As Missourians welcome in the New Year, the General Assembly is gearing up for the start of the 2018 legislative session. While the new session will bring with it a number of legislative priorities that are important to Missouri families and businesses, it’s important to remember the 2017 session was a highly productive one with several major wins for the state.
One of the biggest highlights of the 2017 session is a fiscally responsible state spending plan that makes a record level of investment in K-12 education by fully funding the Foundation Formula for the first time. The legislature was also able to get a Right-to-Work bill to the governor that is meant to protect the rights of workers and encourage job creators to set up shop in the state. The new law is currently on hold because of a ballot initiative that voters will have the opportunity to vote on in 2018 to determine if Right-to-Work is right for Missouri.
Also during the 2017 session, the legislature approved tort reform bills to put an end to frivolous lawsuits by putting new expert witness standards in place, and strengthening Missouri’s workplace discrimination standards. Another major accomplishment for the legislature in 2017 was the passage of legislation that establishes a regulatory framework for ridesharing companies like Uber and Lyft so they can expand and create jobs throughout Missouri.
The 2017 session also saw lawmakers approve legislation to allow Missourians to obtain a photo ID that is compliant with the federal REAL ID Act. Missourians were in danger of being unable to fly domestically or visit federal facilities with their current IDs because they are not compliant. However, with the passage of the bill, the federal government has now granted the state a waiver that will allow Missourians to travel with their existing IDs until Oct. 10 of 2018. The state will not have the new compliant IDs available until March of 2019, which means Missouri will eventually seek another waiver to allow residents to use their existing IDs to fly or visit military bases until the new IDs are in place.
While the regular legislative session ended in May, several pressing issues brought legislators back for additional work during the summer months. The governor called lawmakers in for not one, but two, extraordinary sessions to consider policy changes that needed immediate attention.
The first extraordinary session moved quickly and efficiently as the House and Senate worked to get a jobs bill across the legislative finish line in a matter of days. The General Assembly approved legislation meant to bring 500 good-paying jobs to Southeast Missouri. The legislation approved by the General Assembly allows the Missouri Public Service Commission to consider lower utility rates for a longer contract of service for companies that use tremendous amounts of electricity.
The second extraordinary session called by the governor saw legislators work to better ensure the health and safety of women by putting common sense safety requirements in place for abortion clinics. The bill approved by the House and Senate also protects pregnancy resource centers from a city ordinance the governor says has made St. Louis an abortion sanctuary city.
After successfully wrapping up the extraordinary sessions, lawmakers transitioned their efforts to the committee work that is a normal part of the interim period. In an effort to address Missouri’s crumbling roads and bridges, a group of lawmakers and civilians worked together to develop recommendations to repair the state’s aging transportation infrastructure. The 21st Century Missouri Transportation System Task Force was created by HCR 47 that was passed during the 2017 legislative session. The task force is set to reveal its recommendations as the 2018 session begins. The transportation funding issue was also considered by the House Policy Development Caucus, which also has a series of recommendations for adequately funding Missouri’s roads and bridges.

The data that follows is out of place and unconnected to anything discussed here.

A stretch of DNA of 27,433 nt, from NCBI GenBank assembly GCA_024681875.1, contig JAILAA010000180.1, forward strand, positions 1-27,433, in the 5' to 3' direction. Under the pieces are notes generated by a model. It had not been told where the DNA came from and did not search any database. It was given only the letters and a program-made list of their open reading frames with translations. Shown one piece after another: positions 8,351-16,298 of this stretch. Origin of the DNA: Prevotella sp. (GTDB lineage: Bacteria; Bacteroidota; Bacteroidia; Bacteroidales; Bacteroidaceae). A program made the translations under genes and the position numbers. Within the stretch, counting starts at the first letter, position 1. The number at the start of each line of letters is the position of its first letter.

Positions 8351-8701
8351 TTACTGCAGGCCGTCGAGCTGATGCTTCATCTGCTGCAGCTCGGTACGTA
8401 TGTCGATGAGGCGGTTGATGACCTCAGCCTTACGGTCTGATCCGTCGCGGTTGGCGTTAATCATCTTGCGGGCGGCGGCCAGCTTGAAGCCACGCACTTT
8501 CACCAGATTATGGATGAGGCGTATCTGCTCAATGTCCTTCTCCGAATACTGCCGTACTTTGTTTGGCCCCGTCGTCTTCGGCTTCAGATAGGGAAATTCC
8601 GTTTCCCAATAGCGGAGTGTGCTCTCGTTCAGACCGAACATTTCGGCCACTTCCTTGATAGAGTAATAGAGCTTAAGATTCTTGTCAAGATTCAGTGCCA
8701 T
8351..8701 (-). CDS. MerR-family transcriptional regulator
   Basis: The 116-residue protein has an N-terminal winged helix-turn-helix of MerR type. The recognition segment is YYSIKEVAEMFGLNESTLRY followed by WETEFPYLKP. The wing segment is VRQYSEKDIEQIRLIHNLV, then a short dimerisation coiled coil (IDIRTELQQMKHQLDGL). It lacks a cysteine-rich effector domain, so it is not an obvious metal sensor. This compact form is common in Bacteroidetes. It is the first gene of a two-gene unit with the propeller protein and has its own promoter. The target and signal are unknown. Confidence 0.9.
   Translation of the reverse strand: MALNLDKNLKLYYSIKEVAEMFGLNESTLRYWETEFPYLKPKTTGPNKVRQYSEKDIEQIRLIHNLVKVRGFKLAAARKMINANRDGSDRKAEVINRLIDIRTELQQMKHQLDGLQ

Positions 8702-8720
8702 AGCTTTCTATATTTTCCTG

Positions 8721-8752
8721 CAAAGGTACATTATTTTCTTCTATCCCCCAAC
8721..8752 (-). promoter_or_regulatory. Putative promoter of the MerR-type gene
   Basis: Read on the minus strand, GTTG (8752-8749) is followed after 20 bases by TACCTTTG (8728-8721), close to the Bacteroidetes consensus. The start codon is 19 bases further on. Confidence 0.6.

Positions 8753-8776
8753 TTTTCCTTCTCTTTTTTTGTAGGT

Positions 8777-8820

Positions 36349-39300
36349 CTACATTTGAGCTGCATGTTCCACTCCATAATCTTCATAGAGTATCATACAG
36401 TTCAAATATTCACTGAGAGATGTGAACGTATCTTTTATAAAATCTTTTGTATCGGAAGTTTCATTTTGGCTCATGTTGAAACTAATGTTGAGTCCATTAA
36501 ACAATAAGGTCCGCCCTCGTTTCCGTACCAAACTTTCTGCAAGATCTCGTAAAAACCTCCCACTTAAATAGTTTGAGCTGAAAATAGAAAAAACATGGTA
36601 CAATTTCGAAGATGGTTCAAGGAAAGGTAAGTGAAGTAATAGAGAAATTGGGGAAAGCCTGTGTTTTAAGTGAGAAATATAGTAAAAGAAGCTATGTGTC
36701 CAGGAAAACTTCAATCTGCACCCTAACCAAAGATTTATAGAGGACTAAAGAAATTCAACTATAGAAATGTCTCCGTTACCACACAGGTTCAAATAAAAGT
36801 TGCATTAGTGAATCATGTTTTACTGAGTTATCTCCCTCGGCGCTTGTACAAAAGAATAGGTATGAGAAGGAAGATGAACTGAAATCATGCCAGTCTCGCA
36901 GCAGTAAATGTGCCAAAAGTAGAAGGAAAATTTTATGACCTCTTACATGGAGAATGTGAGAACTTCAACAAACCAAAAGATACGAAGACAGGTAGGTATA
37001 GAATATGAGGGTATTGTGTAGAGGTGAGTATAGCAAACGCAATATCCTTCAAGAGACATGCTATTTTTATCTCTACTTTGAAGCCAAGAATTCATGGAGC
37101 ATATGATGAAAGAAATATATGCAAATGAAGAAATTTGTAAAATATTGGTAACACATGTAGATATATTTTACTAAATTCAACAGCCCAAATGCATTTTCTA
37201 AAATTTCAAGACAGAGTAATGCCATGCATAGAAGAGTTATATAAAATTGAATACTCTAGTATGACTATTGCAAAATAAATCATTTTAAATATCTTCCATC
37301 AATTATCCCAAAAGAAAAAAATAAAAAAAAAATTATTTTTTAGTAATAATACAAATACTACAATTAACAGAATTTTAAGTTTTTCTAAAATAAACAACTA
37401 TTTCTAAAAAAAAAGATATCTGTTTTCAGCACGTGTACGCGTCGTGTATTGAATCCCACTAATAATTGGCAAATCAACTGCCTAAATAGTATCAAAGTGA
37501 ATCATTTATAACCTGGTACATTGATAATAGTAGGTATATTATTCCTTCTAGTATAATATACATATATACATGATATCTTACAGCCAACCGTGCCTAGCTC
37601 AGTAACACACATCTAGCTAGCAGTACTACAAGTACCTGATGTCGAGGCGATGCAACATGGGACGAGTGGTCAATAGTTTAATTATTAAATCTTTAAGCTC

In 2017 the House Speaker also formed a group of lawmakers to look at the direction health care should take in Missouri. The Interim Committee on Stabilizing Missouri’s Health Insurance Markets was created for the purpose of gaining a better understanding of what changes at the federal level will mean to markets in the state. The committee has looked at how the rollback of the Affordable Care Act will alter the health insurance climate in Missouri, and worked to determine if Missouri should pursue a federal waiver to sidestep requirements of the ACA and allow the state to have greater flexibility and stability for the health insurance market.
Another major development in 2017 was the institution of a photo ID requirement for voting in Missouri. It was in November of 2016 that Missouri voters overwhelmingly supported a system of photo Voter ID meant to protect the integrity of the elections process. The legislation approved by the General Assembly, which serves as a companion piece to the voter-approved constitutional change, officially went into effect June 1. Now, Missourians will show a valid photo ID at the polling place to ensure they are who they say they are when voting.
2017 brought with it many important moments for the legislature and for the people of Missouri. Lawmakers now turn their attention to the 2018 session, which promises to have several big ticket issues on the agenda. In the months to come legislators will look to pass substantive ethics reform, approve measures to cut bureaucratic red tape and lessen the regulatory burden on families and businesses, and advance policy changes that will provide more educational opportunities to young people in all parts of the state. The 2018 legislative session begins Jan. 3.